Conservatism: Origins

Conservatism: Origins

Historical Background

  • Conservatism, as a political ideology, dates back to the 18th century, during a time of social upheaval caused by the French and American revolutions.
  • It originated as a reaction against the perceived excesses of Enlightenment rationalism and revolutionary fervour.
  • Early conservatives sought to defend the existing social order and traditional institutions against the rapid changes and perceived threats of the time.
  • Conservatism gained ground in the 19th and 20th centuries, advocating for gradual reform and maintaining the status quo over radical changes.

Key Thinkers

  • Edmund Burke (1729-1797) is widely considered the ‘father of conservatism’. He emphasised the value of tradition, social stability and argued that change should be cautious and gradual.
  • Another significant conservative thinker is Thomas Hobbes (1588-1679), who believed in a strong state or ‘Leviathan’ to keep peace and prevent ‘the war of all against all’.
  • Michael Oakeshott (1901-1990) was an influential British conservative who argued for the importance of experience and tradition over abstract theory in guiding social and political practices.

Core Principles

  • One of the fundamental principles of conservatism is a belief in the importance of tradition and historical continuity.
  • Conservatives emphasise the value of order, stability, and hierarchy in society, as they see human nature as fundamentally flawed and incapable of perfection.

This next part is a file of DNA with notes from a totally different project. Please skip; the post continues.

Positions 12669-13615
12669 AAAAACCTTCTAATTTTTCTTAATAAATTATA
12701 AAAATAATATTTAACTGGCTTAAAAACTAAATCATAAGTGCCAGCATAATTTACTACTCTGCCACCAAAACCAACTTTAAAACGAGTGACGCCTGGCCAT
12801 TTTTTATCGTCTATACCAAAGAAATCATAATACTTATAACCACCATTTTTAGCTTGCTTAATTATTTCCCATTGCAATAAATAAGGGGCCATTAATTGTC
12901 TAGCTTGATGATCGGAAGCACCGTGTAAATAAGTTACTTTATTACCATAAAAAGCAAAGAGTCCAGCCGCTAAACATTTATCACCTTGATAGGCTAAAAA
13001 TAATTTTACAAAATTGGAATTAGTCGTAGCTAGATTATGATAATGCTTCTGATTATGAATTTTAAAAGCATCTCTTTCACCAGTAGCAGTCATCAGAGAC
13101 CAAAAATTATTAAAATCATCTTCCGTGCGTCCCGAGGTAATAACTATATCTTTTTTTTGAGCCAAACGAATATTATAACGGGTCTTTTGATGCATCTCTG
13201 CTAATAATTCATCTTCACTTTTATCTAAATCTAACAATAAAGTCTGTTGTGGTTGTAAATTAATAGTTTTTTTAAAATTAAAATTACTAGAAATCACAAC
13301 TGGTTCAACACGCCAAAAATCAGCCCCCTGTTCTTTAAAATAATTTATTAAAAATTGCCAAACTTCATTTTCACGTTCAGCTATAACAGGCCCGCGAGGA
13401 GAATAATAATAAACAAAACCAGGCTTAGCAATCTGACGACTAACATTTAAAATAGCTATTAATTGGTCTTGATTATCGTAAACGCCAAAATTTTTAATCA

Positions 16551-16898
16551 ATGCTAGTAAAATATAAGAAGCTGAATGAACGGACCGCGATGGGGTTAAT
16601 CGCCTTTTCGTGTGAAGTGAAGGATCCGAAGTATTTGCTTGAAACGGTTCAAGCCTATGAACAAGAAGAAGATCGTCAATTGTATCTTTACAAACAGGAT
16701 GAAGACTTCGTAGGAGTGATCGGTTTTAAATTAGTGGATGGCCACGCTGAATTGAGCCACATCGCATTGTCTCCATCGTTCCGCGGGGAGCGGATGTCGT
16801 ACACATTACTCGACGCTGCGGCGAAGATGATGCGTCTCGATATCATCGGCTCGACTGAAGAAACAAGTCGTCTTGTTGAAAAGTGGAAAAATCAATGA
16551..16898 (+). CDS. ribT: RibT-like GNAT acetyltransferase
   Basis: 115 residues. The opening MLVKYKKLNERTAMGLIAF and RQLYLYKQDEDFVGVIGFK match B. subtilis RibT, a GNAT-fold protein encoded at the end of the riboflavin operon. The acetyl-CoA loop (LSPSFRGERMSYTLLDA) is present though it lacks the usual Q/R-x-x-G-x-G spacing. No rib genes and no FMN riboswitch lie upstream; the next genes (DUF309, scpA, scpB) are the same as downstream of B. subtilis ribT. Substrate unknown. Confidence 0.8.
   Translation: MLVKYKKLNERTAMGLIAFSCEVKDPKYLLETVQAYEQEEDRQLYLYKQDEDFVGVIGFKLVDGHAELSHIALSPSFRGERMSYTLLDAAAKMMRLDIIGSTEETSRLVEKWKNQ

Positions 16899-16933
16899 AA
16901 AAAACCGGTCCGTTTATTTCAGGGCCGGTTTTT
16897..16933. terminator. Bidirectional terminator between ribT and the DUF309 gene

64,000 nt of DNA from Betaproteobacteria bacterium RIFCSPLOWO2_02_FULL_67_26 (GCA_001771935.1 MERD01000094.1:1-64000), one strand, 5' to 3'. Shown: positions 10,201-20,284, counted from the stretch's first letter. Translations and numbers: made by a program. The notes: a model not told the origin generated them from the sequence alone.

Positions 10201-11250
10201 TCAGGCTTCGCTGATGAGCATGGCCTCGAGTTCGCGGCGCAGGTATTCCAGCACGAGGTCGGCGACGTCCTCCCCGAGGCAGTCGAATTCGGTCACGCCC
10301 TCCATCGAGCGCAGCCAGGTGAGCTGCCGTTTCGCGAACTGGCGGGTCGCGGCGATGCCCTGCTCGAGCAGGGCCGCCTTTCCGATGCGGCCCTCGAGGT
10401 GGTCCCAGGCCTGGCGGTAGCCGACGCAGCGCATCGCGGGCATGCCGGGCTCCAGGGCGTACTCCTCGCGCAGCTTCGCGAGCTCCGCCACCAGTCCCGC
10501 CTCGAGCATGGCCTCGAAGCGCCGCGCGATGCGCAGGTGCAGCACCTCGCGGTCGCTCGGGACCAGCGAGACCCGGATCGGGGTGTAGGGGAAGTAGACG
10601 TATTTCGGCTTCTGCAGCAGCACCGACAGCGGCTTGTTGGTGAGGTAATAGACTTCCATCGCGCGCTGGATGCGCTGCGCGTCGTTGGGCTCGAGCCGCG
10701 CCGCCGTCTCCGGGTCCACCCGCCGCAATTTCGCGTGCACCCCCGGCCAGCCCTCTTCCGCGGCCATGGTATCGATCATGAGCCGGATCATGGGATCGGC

• They support the maintenance of established institutions, like the Church, the monarchy and the nuclear family.
  • Conservatives believe in organicism, the idea that society is like a living organism with interconnected parts, and that change to any part will impact the whole. Therefore, they advocate for slow, cautiously managed change.
  • Many conservatives also hold economic liberals views, favouring free markets and limited state intervention in the economy, but this is not true of all.

Remember: While conservatism may seem just about resisting change, its prime focus is on maintaining societal stability and continuity through a respect for tradition, established institutions and the natural order. The ideology recognises the realities of human imperfection and the importance of organic societal structure. The manifestation of conservatism can vary significantly, from paternalistic conservatism valuing social obligation to neoconservatism with a more liberal economic agenda.